UK: Universities fear impact of visa and jobs curbs

The UK government's plans to restrict visas and employment rights for non-EU overseas students could have a 'catastrophic' effect on higher education, a panel of university stakeholders has warned.

Speaking at a press conference held by the group in Westminster on Wednesday, Edward Acton, Vice-chancellor of the University of East Anglia, accused the government of "actively shrinking" the country's capacity to export higher education.

The proposals, which have been put out for consultation until 31 January, include raising the English language competency requirement, stricter limits on non-EU international students' entitlement to work and their dependants' entitlement to work during the period of study, restrictions on graduates staying on to work, and tighter visa application procedures for extending periods of study.

Acton said the proposal to raise the language requirement to B2 on the common European Framework of Reference would cut off the international foundation course pathway used by around half of non-EU foreign students going into university, which is designed to "develop your English, your academic capacity, your acculturation and your understanding of the British approach to knowledge".

The impact would be so serious that the row over fees would pale by comparison, he warned.

Nicola Dandridge, Chief Executive of Universities UK, which represents the UK's universities, said international students' fees provide about 9% of the sector income and the proposals were "damaging" and "dangerous".

Tony Millns, Chief Executive of English UK, a language teaching association with 340 accredited centres in the UK, said international education was a key growth sector for the future of the UK, but the proposals posed a "real threat to that expansion and to the £40 billion (US$64 billion) of foreign earnings which international education can provide for the economy in the future".

They threatened market perception that the UK was welcoming to students, he said, quoting a Foreign Office official's wry observation that "the UK is open for business, but not for foreigners".

He estimated that the B2 language requirement would rule out up to 80% of students entering international foundation courses.

"If you take roughly half of international students out of universities that would be highly damaging. International student fees subsidise home student places, they keep courses and whole departments. In some universities where more than 60% of students are not home students they are vital to the survival of the institutions," he said.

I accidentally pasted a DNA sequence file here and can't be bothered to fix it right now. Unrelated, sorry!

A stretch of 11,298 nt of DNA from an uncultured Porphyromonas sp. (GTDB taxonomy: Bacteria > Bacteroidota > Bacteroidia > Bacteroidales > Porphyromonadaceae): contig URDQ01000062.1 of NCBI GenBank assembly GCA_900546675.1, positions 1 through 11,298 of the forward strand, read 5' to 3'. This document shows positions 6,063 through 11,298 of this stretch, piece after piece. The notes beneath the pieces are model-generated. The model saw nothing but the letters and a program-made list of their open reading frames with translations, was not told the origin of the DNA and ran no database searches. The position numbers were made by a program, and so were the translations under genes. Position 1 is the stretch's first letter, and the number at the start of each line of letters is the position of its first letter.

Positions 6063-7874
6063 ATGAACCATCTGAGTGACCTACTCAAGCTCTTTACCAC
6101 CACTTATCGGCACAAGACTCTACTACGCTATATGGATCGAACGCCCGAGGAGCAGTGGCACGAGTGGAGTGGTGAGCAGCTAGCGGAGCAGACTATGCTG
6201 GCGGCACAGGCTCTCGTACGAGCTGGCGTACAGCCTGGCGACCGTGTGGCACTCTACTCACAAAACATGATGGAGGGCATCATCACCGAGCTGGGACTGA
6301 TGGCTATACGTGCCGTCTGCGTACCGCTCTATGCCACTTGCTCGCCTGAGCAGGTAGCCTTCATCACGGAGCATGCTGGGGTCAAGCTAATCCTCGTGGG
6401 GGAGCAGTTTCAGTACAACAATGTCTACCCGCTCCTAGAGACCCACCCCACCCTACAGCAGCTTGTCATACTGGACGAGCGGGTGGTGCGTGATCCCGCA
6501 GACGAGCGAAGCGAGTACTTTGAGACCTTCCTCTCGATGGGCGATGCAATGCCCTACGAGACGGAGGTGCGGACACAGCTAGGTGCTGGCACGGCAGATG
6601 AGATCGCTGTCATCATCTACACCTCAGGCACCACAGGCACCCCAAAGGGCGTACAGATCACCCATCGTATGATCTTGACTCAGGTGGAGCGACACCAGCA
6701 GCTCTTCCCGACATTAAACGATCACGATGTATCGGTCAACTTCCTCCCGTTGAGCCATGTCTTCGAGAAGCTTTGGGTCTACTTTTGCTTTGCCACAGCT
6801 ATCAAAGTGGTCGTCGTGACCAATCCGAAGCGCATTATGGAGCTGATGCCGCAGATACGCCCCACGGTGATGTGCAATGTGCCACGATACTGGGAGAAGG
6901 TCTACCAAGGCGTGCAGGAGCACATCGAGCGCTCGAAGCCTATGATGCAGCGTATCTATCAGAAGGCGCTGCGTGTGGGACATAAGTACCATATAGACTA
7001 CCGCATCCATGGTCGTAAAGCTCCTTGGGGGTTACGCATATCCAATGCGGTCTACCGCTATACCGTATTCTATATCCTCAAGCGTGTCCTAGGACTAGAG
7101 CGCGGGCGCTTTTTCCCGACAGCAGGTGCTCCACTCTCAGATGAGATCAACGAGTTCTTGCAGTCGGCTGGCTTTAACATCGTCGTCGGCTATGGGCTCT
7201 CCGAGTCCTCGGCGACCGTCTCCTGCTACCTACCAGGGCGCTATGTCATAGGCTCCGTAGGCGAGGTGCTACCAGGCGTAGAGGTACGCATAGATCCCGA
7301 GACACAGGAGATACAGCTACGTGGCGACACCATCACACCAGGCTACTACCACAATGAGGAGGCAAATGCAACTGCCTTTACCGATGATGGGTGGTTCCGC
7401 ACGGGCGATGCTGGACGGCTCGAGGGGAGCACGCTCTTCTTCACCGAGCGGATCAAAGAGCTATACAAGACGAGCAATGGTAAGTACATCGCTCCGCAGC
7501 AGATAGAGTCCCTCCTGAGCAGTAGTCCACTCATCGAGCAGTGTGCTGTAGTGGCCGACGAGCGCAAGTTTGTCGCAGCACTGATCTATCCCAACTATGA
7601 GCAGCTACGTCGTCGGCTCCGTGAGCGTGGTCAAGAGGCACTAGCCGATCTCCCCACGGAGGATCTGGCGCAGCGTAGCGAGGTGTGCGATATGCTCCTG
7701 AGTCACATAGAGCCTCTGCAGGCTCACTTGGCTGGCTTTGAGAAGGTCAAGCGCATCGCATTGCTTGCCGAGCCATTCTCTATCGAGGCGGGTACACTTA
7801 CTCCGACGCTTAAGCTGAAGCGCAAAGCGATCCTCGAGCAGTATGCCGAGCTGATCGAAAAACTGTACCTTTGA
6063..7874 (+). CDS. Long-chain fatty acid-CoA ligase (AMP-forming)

Dominic Scott, Chief Executive of the UK Council for International Student Affairs (UKCISA), said these were the most radical proposals for a decade, if not a generation and they were not well thought through. The consultation had generated 25,000 responses so far, a sign of "huge opposition and resentment".

A large number of those came from students who were beginning to think that possibly their futures were being undermined or betrayed. These included those who felt they could progress seamlessly from one course to the next, and those who were encouraged to come to the UK because they could stay on for two years of work experience after graduation from a British university.

"Many have invested thousands and thousands of pounds in the expectation, not that students can get a job, but that they can get the work experience which would demonstrate that their degree has real currency in the labour market. Then they'll go home. Students in the main don't want to stay in the UK forever," he said. "But they do want to get a bit of work experience from a good British company and go back to Shanghai or Taiwan or whatever and say, 'look I've got real credibility'."

Scott criticised the proposal to ban dependants of students from working. It was ridiculous to think that a young bright researcher who was planning to do a two-or-four-year PhD would come to the UK either leaving behind their husband or wife or bringing a husband or wife who would be virtually trapped in the home, probably very talented and skilled, but not allowed even to do voluntary work.

"We will, without doubt, lose students. I think we'll lose trust, I think we'll lose income, I think we'll lose reputation and lose business links around the world. It could undermine entirely our research base," he said.

Aaron Porter, President of the National Union of Students, said it would be counterproductive at a time of financial difficulties to deter international students from coming to the UK and would lead to a worsening of the experience for all students, both home and international.

"There are some institutions where international students are more important than others. The London School of Economics is a prime example, with around 70% of its students from an international background. Few would dispute that it is a world-leading institution. It is enhanced because of the international environment it has there and I think it would be an absolute travesty at a time when universities and students are facing unprecedented challenges for an additional, unnecessary and indeed economically counter-productive challenge to be thrown into the mix," he said.